South Africa is a multiracial society and defining distinct subgroups by skin colour only will potentially get you into trouble. Those of Afrikaner and British descent won't be too happy to be confused with one another, and there are several major and many minor groupings in the traditional black cultures.

The mingling and melding in South Africa's urban areas, along with the suppression of traditional cultures during the apartheid years, means that the old ways of life are fading, but traditional black cultures are still strong in much of the countryside. Across the different groups, marriage customs and taboos differ, but most traditional cultures are based on beliefs in a masculine deity, ancestral spirits and supernatural forces. In general, polygamy is permitted and a lobolo(dowry) is usually paid. Cattle play an important part in many cultures, as symbols of wealth and as sacrificial animals.

The art of South Africa's indigenous populations can be one of the only ways to connect with lost cultures. Rock and cave paintings by the San, some of which date back 26,000 years, are a case in point. In other cases, such as the elaborate 'coded' beadwork of the Zulus, traditional art has been adapted to survive in different circumstances. Zulu is one of the strongest surviving black cultures and massed Zulu singing at Inkatha Freedom Party demonstrations is a powerful expression of this ancient culture. The Xhosa also have a strong presence; they are known as the red people because of the red-dyed clothing worn by most adults. The Ndebele are a related group, who live in the north-western corner of what is now Mpumalanga in strikingly painted houses.

The Afrikaners' distinct culture has developed in a deliberate isolation, which saw them wandering around with cows and the Bible while 19th-century Europe experimented with democracy and liberalism. Today's rural communities still revolve around the conservative Dutch Reformed Churches, but 'Afrikaner redneck' is far from a tautology.

Aside from the Afrikaners, the majority of European South Africans are of British extraction. The British are generally more urbanised and have tended to dominate the business and financial sectors. The Afrikaners (more or less rightly) feel that they are more committed to South Africa, and have a charming term for the man with one foot in South Africa and one in Britain: soutpiel or salt dick (his penis dangling in the ocean). There is also a large and influential Jewish population and a significant Indian minority.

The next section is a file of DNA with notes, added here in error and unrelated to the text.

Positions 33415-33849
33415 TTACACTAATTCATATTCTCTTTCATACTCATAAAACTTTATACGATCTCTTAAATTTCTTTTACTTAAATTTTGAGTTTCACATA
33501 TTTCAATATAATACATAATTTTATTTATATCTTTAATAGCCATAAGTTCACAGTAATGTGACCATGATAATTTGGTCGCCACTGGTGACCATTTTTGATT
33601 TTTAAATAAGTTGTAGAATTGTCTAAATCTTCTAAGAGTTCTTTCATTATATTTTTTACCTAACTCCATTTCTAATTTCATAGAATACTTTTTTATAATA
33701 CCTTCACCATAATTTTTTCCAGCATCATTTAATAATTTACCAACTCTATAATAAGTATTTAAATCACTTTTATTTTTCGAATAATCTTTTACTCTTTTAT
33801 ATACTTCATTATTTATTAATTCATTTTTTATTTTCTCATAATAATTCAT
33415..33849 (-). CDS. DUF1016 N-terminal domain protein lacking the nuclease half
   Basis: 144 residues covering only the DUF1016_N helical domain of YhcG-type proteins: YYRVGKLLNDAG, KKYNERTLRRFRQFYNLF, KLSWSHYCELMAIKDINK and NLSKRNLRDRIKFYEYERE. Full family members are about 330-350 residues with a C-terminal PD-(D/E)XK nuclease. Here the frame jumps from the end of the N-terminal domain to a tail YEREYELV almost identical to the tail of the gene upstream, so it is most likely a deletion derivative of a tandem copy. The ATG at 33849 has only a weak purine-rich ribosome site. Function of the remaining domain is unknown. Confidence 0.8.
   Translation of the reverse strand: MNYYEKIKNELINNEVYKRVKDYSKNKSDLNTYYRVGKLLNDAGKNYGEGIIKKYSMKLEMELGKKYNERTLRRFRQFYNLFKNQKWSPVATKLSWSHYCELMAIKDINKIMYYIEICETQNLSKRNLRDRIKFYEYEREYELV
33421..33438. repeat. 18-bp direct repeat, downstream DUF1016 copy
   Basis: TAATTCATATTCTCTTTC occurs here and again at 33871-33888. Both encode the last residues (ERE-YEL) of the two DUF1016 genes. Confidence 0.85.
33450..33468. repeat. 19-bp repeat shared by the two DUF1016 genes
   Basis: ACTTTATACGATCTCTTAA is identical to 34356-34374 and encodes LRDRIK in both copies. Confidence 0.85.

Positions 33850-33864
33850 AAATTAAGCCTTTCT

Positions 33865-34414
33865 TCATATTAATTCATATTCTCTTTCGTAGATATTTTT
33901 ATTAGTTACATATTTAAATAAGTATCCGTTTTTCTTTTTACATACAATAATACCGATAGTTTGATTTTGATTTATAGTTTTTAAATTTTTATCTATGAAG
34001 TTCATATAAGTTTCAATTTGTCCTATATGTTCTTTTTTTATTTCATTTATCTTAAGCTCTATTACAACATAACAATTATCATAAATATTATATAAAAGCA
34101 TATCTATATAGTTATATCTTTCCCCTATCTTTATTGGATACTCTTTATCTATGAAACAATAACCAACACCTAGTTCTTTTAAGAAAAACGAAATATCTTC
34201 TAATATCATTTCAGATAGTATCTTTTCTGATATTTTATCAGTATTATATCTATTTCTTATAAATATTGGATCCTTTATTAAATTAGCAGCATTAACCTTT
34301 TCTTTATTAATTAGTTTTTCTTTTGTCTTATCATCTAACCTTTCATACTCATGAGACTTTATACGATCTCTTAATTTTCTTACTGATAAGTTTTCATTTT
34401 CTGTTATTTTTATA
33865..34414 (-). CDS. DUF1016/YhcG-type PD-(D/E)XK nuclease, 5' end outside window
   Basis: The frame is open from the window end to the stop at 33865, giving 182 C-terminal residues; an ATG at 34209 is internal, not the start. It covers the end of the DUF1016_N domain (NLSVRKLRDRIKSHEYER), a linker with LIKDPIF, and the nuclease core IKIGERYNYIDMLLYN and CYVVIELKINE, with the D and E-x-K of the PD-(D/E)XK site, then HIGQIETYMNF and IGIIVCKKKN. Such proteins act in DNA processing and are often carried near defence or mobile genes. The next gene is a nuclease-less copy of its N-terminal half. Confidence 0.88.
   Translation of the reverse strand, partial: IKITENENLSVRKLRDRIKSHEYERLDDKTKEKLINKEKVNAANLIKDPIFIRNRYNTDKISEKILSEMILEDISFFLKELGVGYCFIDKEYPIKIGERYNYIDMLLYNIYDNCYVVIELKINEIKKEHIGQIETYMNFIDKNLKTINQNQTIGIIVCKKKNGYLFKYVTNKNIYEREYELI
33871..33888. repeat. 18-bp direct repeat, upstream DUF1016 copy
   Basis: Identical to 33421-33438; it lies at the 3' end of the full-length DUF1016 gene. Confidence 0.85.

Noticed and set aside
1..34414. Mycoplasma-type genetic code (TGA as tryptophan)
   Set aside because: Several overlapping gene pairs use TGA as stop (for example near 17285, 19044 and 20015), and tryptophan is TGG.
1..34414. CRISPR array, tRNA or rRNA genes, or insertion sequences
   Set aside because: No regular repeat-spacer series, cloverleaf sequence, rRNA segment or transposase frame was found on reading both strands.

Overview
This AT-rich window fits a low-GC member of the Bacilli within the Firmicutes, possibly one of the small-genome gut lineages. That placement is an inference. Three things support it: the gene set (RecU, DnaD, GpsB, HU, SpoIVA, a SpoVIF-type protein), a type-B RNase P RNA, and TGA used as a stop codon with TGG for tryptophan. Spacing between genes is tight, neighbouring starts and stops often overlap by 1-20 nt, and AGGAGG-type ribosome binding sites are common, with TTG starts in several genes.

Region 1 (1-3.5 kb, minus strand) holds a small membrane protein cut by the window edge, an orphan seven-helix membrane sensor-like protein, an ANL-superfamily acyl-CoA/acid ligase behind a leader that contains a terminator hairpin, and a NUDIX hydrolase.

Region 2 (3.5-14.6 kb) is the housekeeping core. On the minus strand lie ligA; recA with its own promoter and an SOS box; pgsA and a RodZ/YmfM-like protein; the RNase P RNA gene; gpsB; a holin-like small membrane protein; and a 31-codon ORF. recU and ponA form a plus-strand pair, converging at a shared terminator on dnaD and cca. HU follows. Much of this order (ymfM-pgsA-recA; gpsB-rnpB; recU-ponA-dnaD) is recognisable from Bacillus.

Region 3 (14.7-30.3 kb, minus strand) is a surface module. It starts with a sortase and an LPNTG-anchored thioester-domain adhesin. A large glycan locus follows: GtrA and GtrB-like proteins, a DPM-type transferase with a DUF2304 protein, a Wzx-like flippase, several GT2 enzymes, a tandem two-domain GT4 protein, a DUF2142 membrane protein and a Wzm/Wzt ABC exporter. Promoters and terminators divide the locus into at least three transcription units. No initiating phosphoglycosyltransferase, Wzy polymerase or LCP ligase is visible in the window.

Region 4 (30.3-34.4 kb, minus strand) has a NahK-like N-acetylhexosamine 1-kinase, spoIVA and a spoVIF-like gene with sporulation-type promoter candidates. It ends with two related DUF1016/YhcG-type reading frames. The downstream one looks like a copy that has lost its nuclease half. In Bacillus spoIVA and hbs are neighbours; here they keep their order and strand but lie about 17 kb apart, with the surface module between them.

The British can take most of the blame for the food dished up in South Africa, although the situation is improving dramatically. Steak or boerewors sausage, overboiled vegies and chips are the norm, and where the food gets more adventurous it often turns out pretty scary. Vegetarians will not have a good culinary time. African dishes are not commonly served in restaurants, although you can get a cheap rice and stew belly-filler from street stalls in most towns. Beer and brandy are the popular swills, and South Africa's excellent wines are becoming more and more popular.

Although South Africa is home to a great diversity of cultures, most were suppressed during the apartheid years when day-to-day practice of traditional and contemporary cultures was ignored, trivialised or detroyed. In a society where you could be jailed for owning a politically incorrect painting, serious art was forced underground and blandness ruled in the galleries and theatres. The most striking example of this was the bulldozing of both District Six, a vibrant multicultural area in Cape Town, and Johannesburg's Sophiatown, where internationally famous musicians learned their craft in an area once described as 'a skeleton with a permanent grin'. Groups such as Ladysmith Black Mambazo have managed to bring South Africans sounds to a wide Western audience, both during and after apartheid.

One of the most exciting aspects of the new South Africa is that the country is in the process of reinventing itself and, with such a large proportion of the population marginalised from the economic mainstream, this is occurring without much input from professional image makers. Hopeful signs include gallery retrospectives of black artists, both contemporary and traditional, and musicians from around Africa performing in major festivals. The new South Africa is being created on the streets of the townships and cities.